As we reflect upon our current educational landscape and the social and emotional implications of the pandemic over the past 18+ months, we are already seeing the critical impact of this collective trauma on so many of our students, educators, and families.
Elevated levels of adverse mental health conditions, substance use, and suicidal ideation were reported by adults in the United States in June 2020. The prevalence of symptoms of anxiety disorder was approximately three times those reported in the second quarter of 2019 (25.5% versus 8.1%; CDC), and prevalence of depressive disorder was approximately four times that reported in the second quarter of 2019 (24.3% versus 6.5%; CDC). Children and teens react, in part, on what they see from the adults around them.
Yet, a collective crisis can create an opportunity to rethink and
reimagine how trauma-informed teaching can help us approach the social, emotional, and cognitive health of our youth. Unfortunately, many school districts and policy leaders around the country are already addressing the “learning loss” as one of our greatest challenges in the 2021/2022 academic year.
There is no doubt that learning has been lost, but at the root of this loss, is the fragile and wavering emotional and mental health of our children and youth. In the young brain and body, the nervous system is developing at unprecedented rates while survival responses and emotional reactivity are elevated! Along with brain states of survival, the emergent nervous system embraces heightened emotional reactions that prioritize threat and safety over learning. The pandemic is and has been a continual threat to our country and world’s collective nervous systems which biologically shuts down accessibility in the frontal cortex for felt safety and ease of connection with another. I have also been thinking about the palatable communal nervous system states in schools. Which schools are functioning in fight/flight states where there is ramped up emotional reactivity? Which schools feel a significant loss of energy, purpose, and are hanging by a thread of hope?
As author and therapist Resmaa Menakem shares, “Settled adult bodies produce settled bodies of children and youth.” Put another way, human beings are contagious!
Our physiological states are inherently social, affecting everything we sense, feel, do, and experience within our internal and external environments. This is true for all adults, but the brain development of children and youth is constantly being shaped by experiences with others and the perceptions of those experiences and environments. The chronic behavioral challenges from many of our students are often communicating nervous system pathways functioning in sensitized threat and survival states. Our educators have also felt and experienced tremendous anxiety and an immobilized and collapsed nervous system state when our brains and bodies feel overwhelmed with the chronic unpredictability over this past year within our current system. What does this mean for the upcoming school years?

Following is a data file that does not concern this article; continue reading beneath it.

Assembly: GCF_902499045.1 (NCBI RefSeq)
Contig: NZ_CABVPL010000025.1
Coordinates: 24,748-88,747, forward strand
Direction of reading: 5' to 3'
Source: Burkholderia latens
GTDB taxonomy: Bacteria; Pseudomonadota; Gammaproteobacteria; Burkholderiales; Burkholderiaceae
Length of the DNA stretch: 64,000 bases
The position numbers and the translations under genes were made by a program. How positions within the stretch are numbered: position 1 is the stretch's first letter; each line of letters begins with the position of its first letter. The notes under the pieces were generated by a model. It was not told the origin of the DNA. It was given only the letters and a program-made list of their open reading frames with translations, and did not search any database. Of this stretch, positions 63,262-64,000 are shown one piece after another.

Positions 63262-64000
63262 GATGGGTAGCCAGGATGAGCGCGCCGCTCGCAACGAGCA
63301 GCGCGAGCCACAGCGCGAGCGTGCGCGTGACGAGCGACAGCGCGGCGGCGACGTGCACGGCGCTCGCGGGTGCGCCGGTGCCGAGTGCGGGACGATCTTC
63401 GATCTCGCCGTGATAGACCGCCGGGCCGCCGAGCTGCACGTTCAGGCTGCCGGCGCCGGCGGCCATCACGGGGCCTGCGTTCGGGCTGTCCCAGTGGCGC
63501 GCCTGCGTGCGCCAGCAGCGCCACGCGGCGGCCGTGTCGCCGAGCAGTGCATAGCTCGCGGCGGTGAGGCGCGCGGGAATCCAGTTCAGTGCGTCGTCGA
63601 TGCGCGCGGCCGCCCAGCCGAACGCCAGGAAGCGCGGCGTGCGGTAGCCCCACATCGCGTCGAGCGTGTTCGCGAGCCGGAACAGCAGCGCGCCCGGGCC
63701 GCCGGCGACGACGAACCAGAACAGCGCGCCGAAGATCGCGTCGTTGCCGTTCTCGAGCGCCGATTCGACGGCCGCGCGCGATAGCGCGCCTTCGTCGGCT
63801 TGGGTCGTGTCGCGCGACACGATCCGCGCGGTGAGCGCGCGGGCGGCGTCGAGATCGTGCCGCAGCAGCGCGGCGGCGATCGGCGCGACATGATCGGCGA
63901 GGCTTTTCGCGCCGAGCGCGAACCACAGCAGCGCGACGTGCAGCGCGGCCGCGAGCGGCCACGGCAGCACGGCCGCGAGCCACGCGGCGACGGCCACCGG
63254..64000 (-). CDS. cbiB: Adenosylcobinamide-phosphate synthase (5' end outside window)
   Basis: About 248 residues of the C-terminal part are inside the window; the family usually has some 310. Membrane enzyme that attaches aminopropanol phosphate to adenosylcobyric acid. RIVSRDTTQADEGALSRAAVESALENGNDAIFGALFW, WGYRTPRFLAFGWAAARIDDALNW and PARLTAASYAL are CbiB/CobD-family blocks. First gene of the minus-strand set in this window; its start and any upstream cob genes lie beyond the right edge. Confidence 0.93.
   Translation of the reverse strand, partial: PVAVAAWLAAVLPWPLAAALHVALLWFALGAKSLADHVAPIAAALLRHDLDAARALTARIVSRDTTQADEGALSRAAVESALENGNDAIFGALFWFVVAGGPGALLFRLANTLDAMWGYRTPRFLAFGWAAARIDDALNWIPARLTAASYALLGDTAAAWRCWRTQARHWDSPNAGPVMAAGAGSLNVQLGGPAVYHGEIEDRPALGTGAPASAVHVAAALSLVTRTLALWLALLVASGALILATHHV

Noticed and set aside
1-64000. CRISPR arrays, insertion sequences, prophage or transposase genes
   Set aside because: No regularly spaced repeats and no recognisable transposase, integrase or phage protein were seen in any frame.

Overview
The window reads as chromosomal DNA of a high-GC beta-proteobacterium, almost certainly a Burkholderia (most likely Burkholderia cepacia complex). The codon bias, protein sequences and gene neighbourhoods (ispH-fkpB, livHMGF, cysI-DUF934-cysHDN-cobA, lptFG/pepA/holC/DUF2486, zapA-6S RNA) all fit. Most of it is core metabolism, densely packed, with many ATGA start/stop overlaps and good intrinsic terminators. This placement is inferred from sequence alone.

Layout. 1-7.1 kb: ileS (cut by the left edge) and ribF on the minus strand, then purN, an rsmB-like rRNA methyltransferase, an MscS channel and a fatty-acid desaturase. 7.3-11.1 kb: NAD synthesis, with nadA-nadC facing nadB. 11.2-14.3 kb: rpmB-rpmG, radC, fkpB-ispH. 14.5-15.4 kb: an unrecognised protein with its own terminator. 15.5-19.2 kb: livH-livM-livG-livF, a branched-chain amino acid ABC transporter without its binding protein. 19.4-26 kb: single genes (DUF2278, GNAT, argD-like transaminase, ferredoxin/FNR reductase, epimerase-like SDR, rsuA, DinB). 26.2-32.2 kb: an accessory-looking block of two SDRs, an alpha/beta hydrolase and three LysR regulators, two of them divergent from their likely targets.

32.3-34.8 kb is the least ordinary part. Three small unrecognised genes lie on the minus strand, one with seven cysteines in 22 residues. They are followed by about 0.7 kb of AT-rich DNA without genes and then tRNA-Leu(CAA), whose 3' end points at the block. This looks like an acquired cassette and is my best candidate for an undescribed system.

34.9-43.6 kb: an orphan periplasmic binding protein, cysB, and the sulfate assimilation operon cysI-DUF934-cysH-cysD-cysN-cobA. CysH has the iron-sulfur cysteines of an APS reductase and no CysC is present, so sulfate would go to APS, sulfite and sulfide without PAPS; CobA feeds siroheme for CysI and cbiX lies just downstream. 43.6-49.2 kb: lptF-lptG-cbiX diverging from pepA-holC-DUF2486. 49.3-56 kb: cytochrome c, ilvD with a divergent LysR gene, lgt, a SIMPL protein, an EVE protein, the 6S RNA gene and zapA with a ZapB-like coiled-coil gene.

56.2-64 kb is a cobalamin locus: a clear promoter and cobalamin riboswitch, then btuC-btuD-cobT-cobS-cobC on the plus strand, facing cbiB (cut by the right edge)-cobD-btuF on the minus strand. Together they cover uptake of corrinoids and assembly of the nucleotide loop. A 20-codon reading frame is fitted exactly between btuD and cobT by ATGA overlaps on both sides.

One of our priorities for this upcoming year is trauma-informed teaching with a heavy focus on connection—to care deeply for one another in our buildings, classrooms, and districts. We must also prioritize sensory regulation over cognition! When a nervous system feels safe and felt, pathways to the cortex open and generate access to the executive functions and cognitive skills we need to be academically successful. As I listen to educators across the country and world, social and emotional development does not occur through purchased programs or 30 minutes of an SEL lesson pushed into the day. When we use trauma-informed teaching to create environments that embrace social and racial equity, cue safety and connection, and are aligned with the application of nervous system science and health, we see learning gaps lessen and well-being deepen for staff and students. It is a start, but it is not enough to only ask, “What happened to you?” We need to follow this question with, “What do you need? How can we work through this together?” “I will meet you where you are!”
Our nervous systems need each other, and we will need to prioritize frequent check-ins with our students. We refer to these as “touchpoints” within the framework of applied educational neuroscience, as these micro-moments of connection can strengthen a sense of autonomy while validating and noticing what is going right and well! Our adolescents will need these touchpoints as much if not more than our younger students as their brain and body development is moving through a heightened pruning and proliferation of synaptic connections in the brain preparing for efficiency and specialization during the adolescent years and through young adulthood.
Dr. Lori Desautels is an assistant professor in the College of Education at Butler University in Indianapolis, Indiana. Lori was also an assistant professor at Marian University in Indianapolis, where she founded the Educational Neuroscience Symposium, now sponsored by Butler University. Lori has created webinars for educators, clinicians, and administrators illustrating how educators and students alike must understand their neuroanatomy to regulate behavior and calm the brain. You can learn more about her work at Revelations In Education.